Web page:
Aerosol Transmission and Airborne Diseases
Inadequate ventilation in California classrooms is common and is linked to higher illness absence. This is a cause for increased concern during the current COVID-19 pandemic caused by SARS-CoV-2. Growing evidence suggests that viral transmission can increase in crowded, poorly ventilated indoor spaces, through small aerosols that can remain airborne.
We have developed:
- a report on modeling the potential benefits for schools of adequate outdoor air ventilation and air filtration in reducing long-range airborne transmission of respiratory infections,
- a peer-reviewed journal paper on a more comprehensive multiplicative modeling framework addressing both short-range and long-range airborne transmission exposure risk reductions for various indoor and outdoor scenarios, and
- additional useful information on practical considerations for ventilation and air filtration inspection and improvement for reopened schools.
This work is part of the Air Quality Section (AQS)’s efforts to better understand aerosol transmission and to promote adequate ventilation and filtration in schools, which would have broad long-term health benefits.
More information on school ventilation and air filtration can be found at:
CDC’s Guidance for Ventilation in Schools and Childcare Programs
EPA’s Program for Healthy Indoor Air Quality in Schools
Multiple protective strategies can help to substantially reduce the risk of long-range airborne transmission of SARS-CoV-2 in classrooms. These include:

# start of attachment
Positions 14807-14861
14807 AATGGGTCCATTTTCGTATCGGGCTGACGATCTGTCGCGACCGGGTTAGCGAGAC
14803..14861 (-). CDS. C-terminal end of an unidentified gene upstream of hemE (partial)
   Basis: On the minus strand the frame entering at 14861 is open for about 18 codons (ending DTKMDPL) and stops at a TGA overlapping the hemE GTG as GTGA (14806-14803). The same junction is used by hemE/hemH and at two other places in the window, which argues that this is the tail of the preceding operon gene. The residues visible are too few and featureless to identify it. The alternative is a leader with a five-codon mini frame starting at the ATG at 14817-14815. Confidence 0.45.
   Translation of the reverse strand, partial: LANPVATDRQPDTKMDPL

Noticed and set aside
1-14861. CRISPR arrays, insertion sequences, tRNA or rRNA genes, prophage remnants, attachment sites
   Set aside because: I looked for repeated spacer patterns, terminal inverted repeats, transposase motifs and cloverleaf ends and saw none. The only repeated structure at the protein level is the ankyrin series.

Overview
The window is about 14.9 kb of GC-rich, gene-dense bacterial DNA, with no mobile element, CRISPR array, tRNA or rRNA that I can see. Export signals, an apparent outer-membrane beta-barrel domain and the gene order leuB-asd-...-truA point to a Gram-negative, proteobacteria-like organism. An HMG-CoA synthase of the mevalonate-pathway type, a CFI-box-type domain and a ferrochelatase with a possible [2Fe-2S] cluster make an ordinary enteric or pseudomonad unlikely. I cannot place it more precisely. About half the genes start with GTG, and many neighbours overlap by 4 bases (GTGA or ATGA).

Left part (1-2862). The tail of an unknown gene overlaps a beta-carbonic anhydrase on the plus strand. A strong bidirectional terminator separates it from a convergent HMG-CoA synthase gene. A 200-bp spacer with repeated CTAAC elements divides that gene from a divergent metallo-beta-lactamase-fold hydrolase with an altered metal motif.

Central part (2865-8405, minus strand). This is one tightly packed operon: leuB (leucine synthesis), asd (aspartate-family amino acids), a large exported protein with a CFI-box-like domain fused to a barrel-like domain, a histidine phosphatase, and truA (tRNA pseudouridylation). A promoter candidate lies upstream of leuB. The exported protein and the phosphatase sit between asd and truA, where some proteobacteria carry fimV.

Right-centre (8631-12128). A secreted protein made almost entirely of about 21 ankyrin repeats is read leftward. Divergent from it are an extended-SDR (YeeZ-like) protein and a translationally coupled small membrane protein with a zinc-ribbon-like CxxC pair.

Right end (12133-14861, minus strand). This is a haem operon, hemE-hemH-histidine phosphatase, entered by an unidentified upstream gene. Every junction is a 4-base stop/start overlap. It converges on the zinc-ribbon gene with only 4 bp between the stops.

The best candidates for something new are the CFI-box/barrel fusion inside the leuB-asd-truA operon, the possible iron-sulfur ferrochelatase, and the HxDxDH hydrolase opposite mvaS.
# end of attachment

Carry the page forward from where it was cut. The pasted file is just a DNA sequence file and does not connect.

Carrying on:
- Mask wearing: All individuals (teachers, students, staff, etc.) should wear masks— under all ventilation rate or air filtration conditions in the classroom, this practice reduces both short-range and long-range airborne transmission risk comparing to not wearing mask.
- Outdoor air ventilation: The system should provide at least the code-required minimum ventilation rate (per California Title 24). In classrooms with no ventilation and no filtration, the risk of long-range airborne infection would be over six times as high as that for classrooms with code-required ventilation and a MERV 8 filter.
- Filtration: Ventilation system filters should be MERV-rated at MERV 13 or better. They should also be properly installed (i.e., no gaps that would allow air to bypass the filter) and properly maintained (i.e., replaced as often as recommended). MERV-rated filters can provide substantial protection from long-range airborne infection, especially if ventilation is poor.
- In-room (portable) air cleaners: Air cleaners used to reduce the risk of long-range airborne transmission should provide high-efficiency filtration and a sufficient “clean air delivery rate” (CADR) (i.e., at least 2/3 of the floor area). Such air cleaners can provide substantial additional protection, especially in naturally ventilated classrooms (in which air is supplied only through open windows or doors) or in classrooms with non-functioning or poorly functioning ventilation systems. Multiple devices per classroom may be necessary for sufficient total air cleaning.
Reports and supporting information
The role of building ventilation and filtration in reducing risk of airborne viral transmission in schools, illustrated with SARS-CoV-2 (2020)(PDF)
Ventilation and Filtration to Reduce Long-Range Airborne Transmission of COVID-19 and Other Respiratory Infections: Considerations for Reopened Schools (2021) (PDF)
Window Openable Area Inspection Datasheet (SI Units) (Excel file, see Appendix B for details)
Window Openable Area Inspection Datasheet (English Units) (Excel file, see Appendix B for details)
CO2 Decay Ventilation Measurement Datasheet (SI Units) (Excel file, see Appendix E for details)
CO2 Decay Ventilation Measurement Datasheet (English Units) (Excel file, see Appendix E for details)